fine dining 3

What is the difference between a cookbook of recipes and tips/secrets by a top chef, and the stuff you turn out at home using the book?

Usually a fair bit, surprising really when you have all the information necessary to create and present the dish to hand.

The difference is not the Intellectual Property reflected in the cookbook, the stuff that gets written down, it is the Intellectual Capital of the chef, what is between his ears that cannot be adequately reflected in just words and pictures, but just “happens”.

Same in business.

I have an occasional client that sells technical flavor and texture enhancing products to an industry niche. They are a successful and long lived business, increasingly struggling in a world that they seem not to understand despite the brainpower in the labs.

They have a fancy website that tells you nothing, not even the basis of the recipes to continue the metaphor. In their mind, the “recipes” of technical ingredients are their intellectual property, not to be given out to their customers and competitors under any circumstances.

However, their customers all have a pretty good idea of the “recipes”, they are trained in “recipe” generation, they just lack the nuanced understanding of the real detail, the stuff that is between the ears of a few of my occasional clients employees. Their competitors are unlikely to learn anything they do not already know, they have their own “chefs”, and their own Intellectual Capital that they set out to leverage with customers. The real competitive arena is not the recipes themselves, but the value they add to their customers operational processes, and the outcomes in their consumers mouths when they get to taste the finished products.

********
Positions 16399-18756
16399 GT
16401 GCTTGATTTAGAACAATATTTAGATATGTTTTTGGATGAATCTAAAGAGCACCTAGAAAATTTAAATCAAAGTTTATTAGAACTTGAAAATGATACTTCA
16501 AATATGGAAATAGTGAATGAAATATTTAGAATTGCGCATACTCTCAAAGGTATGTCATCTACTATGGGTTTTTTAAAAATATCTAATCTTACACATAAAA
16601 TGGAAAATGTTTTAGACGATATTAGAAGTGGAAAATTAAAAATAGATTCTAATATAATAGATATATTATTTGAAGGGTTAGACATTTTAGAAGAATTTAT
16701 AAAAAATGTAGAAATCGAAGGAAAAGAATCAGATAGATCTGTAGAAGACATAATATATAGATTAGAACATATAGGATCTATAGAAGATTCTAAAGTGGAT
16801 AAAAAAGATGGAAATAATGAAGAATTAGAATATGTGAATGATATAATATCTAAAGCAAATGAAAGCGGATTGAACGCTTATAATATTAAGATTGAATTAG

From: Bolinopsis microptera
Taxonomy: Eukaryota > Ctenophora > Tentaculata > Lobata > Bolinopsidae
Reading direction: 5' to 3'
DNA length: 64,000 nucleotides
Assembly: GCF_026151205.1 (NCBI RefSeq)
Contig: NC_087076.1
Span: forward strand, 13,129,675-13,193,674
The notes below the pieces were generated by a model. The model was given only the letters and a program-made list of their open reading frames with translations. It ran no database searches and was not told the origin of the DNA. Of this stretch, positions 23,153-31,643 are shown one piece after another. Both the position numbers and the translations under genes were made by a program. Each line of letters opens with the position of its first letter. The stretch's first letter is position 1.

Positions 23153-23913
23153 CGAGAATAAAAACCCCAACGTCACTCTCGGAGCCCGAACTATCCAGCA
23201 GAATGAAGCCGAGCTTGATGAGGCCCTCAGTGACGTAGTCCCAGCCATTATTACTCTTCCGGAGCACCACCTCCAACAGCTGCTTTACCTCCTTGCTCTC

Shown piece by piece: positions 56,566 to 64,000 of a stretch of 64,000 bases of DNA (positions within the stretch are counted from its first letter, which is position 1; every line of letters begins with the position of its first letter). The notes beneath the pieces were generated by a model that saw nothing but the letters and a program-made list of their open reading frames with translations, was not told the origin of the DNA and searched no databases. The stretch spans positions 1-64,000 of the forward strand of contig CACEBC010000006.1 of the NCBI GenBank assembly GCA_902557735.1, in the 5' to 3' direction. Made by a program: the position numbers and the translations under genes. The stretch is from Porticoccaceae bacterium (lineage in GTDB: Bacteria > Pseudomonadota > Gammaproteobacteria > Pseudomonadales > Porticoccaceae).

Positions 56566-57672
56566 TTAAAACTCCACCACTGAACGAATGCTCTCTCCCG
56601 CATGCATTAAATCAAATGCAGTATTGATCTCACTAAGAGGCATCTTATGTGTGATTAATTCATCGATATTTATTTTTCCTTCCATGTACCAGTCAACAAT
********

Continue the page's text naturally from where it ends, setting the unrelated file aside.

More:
Net result of this Neanderthal view of the digital world is that nobody comes to them via their website, or other digital means. They wonder why and conclude that this digital marketing is just a stunt brought on by shysters who do not know anything about the technology they are so proud of, which they believe is so good that it must just sell itself.


Their products are now almost commoditised, at least to the recipe level.

To sell nowadays, you must demonstrate that not only do you know the recipe, but that when the dish comes together, it really is something special.